Week 11 Fantasy Football Report: Trading Tips to Help You Finish the Year Strong

Steven LiaoContributor IIINovember 17, 2011

Week 11 Fantasy Football Report: Trading Tips to Help You Finish the Year Strong

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    Time in fantasy football is running out.

    For most leagues, there is only four weeks left in the regular season. Trade deadlines are approaching.

    It's absolutely critical to manage your team efficiently during this time period. For some, it may mean prestige and honor. For others, it may be the difference between financial distress or financial success.

    Here are five tips or moves you must make in order to finish your fantasy football season as strong as possible.

Unload Your Depth

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    Yes, this is not the most awesome tip you've ever received. You hear it so often.

    But, it's so critical.

    As a fantasy football owner, the early part of the season is for compiling talent.

    Now, it's time to unload all that depth you've compiled. Trade fruitlessly. Make other managers in your league think you're Bill Belichick by all the trades you send every day.

    The obvious reasoning behind unloading depth is you want your starters to be as good as possible. After all, the starters are the only ones who gain points for you. By unloading depth, your team may score less fantasy points as a whole, but your starters can score more.

    And that's all that really matters come fantasy playoff time.

Example Trade Offers

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    Here are five possible trades to help facilitate the trade machine within your brain:

    • Trade Matt Forte and A.J. Green for Adrian Peterson: You give up the ninth best fantasy receiver and the sixth best running back for the third best running back.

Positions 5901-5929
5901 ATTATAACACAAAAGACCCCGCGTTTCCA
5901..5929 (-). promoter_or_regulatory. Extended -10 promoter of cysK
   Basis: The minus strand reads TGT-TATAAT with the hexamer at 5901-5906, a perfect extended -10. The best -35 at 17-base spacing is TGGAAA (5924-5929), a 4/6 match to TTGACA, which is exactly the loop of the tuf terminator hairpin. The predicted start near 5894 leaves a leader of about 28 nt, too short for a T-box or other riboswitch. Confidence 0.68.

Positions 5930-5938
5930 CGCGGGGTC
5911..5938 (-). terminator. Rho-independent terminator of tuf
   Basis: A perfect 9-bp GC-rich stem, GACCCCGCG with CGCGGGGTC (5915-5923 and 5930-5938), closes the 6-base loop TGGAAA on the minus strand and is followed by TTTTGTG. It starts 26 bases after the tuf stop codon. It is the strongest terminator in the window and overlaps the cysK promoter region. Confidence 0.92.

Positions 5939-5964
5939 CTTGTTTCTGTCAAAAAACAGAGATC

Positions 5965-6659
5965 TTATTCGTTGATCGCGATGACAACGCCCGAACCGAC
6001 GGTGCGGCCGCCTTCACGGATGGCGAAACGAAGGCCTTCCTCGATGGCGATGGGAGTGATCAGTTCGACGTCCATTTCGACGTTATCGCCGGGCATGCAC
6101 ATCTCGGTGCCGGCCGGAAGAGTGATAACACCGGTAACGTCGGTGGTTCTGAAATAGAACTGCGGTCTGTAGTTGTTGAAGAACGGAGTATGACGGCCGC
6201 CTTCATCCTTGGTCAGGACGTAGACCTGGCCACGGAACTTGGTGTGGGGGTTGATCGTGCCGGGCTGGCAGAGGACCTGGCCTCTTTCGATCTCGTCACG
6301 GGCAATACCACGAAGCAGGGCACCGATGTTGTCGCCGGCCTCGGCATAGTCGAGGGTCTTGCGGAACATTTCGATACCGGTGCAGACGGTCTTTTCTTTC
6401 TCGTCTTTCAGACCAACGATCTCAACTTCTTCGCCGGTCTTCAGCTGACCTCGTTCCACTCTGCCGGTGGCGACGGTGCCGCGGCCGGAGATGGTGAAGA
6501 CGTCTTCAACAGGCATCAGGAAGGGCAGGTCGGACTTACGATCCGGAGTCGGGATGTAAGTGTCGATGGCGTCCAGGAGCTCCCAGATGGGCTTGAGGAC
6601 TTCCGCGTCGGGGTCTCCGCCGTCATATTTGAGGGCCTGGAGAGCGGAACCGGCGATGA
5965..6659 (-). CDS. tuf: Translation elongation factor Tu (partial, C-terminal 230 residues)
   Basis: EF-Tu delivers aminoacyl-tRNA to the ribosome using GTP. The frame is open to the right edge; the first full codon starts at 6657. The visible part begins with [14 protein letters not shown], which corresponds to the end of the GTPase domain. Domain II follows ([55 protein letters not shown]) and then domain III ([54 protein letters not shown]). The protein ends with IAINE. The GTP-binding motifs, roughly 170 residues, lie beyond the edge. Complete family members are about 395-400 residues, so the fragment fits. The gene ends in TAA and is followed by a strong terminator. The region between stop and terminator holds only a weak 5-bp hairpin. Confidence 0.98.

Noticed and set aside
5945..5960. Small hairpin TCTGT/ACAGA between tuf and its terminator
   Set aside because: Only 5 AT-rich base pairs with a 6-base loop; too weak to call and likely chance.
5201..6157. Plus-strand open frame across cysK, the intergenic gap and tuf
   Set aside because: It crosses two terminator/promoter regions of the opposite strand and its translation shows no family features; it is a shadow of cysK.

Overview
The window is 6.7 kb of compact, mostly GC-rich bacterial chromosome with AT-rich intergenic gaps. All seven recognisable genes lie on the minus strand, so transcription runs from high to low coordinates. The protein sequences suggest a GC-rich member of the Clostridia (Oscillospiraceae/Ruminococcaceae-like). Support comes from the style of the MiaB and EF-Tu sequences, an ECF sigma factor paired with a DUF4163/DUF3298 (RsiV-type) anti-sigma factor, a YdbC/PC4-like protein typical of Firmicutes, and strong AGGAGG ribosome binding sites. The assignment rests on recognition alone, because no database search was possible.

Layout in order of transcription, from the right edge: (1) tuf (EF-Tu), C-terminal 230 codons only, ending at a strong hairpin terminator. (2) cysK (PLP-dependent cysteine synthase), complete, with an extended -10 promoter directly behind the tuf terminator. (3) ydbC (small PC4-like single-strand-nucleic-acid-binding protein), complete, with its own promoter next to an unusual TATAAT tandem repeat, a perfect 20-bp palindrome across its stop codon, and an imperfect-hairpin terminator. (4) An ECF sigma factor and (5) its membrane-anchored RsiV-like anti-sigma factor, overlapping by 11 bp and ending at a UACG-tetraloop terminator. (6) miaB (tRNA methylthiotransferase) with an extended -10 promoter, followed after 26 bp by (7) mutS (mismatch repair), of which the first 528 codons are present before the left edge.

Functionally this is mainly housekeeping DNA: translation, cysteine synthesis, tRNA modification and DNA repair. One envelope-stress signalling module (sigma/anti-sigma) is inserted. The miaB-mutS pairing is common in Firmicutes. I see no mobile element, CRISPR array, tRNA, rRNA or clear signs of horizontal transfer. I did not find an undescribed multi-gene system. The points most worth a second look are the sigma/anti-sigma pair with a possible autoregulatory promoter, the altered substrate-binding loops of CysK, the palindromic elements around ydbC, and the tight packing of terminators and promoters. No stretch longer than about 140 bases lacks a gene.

• Trade Fred Jackson and Brandon Marshall for Lesean McCoy: You give up the fourth best fantasy running back and a decent receiver for the second best fantasy running back.
    • Trade Vincent Jackson, Steven Jackson, and Cedric Benson for Calvin Johnson.
    • Trade Shonn Greene and Hakeem Nicks for Mike Wallace.
    • Trade Jermichael Finley and Rashard Mendenhall for Jimmy Graham.

    Keep in mind the smaller the league is, the more you have to give up to trade up. For example, in my six team league, I offered Jermichael Finley and Steven Jackson for Jimmy Graham, and I was denied. Jackson is a top ten running back right now.

Trade for Arian Foster

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    Every single time there is breaking news in the NFL, shrewd fantasy football owners are always the first to discover any associated fantasy implications.

    Take Matt Schaub's injury, for example. The Texans were already running heavily with Schaub, and without Schaub, there's no reason for them to stop running. In fact, they will probably run even more.

    Foster, already the top fantasy running back in points per game, seeks to benefit the most from this. He'll also be the target of the many short check-downs Matt Leinart is destined to throw.

    I view Foster as the number one back in fantasy now. By all means, acquire this guy, and trade for him before his value soars even higher; even if he calls you "sick".

    Oh, and as a side note, get Ben Tate as well. He may start for you, and if you give up a lot for Foster, you might as well get some insurance.

Example Trade Offers

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    Here are five example trades to look at:

    • Trade Wes Welker and Michael Turner for Arian Foster and Eric Decker: You're giving up the second best receiver and a top ten running back for the best running back and a top fifteen receiver. This deal is actually very good for you, but the opposing owner may not know it.
    • Trade Shonn Greene and Sidney Rice for Ben Tate.
    • Trade Hakeem Nicks and Maurice Jones-Drew for Arian Foster.
    • Trade Marques Colston and Michael Turner for Arian Foster.
    • Trade Reggie Wayne for Ben Tate: This trade is a bit lopsided, but the opposing manager may not know. If he does, add in someone like Mark Ingram.

    If you can't get him, that's okay. But at least make an effort.

Further Trading Tips

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    1. Don't put any players off limit for trading. If someone is really interested in one of your players, you definitely want to put him on the market. Anyways, rarely do guys who start the year as the best finish the year even better. The best performer when its all said and done may be the guy who's currently second best.